The instructional reading level of each child is identified in September and March using the Fountas & Pinnell Benchmark Assessment System. In between those administrations, we monitor the progress of the children through the use of running records. Running records are a quick assessment tool use by teachers to evaluate student reading fluency (accuracy and speed) and to identify patterns in student reading behaviors.
Why is my child's sight word vocabulary so important?
The purpose of sight word instruction is to help children gain control of a core of high-frequency words that appear most often in the texts they are encountering as beginning readers. Students need to learn how to recognize these words quickly and easily in order to become fluent readers. These words are enormously beneficial to the beginning reader, who can use them to understand the concept of a word, monitor voice-print match, monitor accuracy, self-correct, notice letter-sound relationships, and more. Once children recognize the words in detail, they will be able to use them to help solve new words (for example: the--then, an--man, etc.).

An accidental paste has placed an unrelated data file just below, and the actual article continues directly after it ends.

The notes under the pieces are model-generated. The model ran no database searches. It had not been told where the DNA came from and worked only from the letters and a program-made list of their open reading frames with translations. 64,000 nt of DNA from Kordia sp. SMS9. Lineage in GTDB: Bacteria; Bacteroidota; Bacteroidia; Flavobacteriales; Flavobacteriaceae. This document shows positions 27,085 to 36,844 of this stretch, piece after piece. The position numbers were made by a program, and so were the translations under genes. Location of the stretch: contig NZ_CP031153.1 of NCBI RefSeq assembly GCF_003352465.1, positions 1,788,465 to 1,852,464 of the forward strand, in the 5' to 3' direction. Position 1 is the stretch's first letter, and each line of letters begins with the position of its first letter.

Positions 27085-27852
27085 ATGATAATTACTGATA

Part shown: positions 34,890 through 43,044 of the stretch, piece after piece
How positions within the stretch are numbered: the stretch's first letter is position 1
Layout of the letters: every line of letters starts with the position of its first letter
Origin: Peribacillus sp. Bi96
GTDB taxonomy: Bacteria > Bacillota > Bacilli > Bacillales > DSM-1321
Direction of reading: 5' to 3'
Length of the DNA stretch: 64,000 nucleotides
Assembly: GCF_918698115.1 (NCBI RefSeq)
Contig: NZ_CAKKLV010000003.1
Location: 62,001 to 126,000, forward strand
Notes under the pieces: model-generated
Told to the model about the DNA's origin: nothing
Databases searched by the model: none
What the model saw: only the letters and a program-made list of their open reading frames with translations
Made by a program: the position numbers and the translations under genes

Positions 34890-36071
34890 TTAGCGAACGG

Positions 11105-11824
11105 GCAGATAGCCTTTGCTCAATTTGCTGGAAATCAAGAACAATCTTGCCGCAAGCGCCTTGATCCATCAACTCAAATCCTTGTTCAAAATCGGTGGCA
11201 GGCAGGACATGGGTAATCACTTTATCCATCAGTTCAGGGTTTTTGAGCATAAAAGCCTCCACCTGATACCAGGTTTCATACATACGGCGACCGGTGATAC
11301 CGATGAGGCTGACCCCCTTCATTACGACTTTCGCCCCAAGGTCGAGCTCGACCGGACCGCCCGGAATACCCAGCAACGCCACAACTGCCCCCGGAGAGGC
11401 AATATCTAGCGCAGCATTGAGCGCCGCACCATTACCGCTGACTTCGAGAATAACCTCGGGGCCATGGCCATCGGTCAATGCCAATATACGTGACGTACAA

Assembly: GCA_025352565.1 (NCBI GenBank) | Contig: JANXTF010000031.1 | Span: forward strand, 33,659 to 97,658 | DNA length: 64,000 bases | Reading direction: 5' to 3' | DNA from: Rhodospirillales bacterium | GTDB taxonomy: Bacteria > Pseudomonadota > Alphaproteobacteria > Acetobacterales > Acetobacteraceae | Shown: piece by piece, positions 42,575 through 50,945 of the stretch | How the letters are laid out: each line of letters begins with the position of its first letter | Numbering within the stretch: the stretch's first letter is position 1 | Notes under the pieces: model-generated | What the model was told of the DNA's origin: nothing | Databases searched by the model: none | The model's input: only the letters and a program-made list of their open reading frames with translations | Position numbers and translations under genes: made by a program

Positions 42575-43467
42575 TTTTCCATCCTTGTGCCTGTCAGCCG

When should my child stop finger pointing?
Generally, students drop the finger and let the eyes take over the process in first grade. This increases the child's ability to read the text fluently. If the transition is difficult, students can master the practice with repeated reading of easy texts that can be read independently with 100% accuracy.
When should my child start to read silently?
In the first semester of second grade, children often discover that they can read more quickly when reading silently. By the end of second grade, children generally learn to read silently with competence. Some children find this transition difficult, but can master the practice with repeated silent reading of easy texts that can be read independently with 100% accuracy.
When will my child learn to write in cursive?
Cursive handwriting is built into 3rd grade Fundations instruction.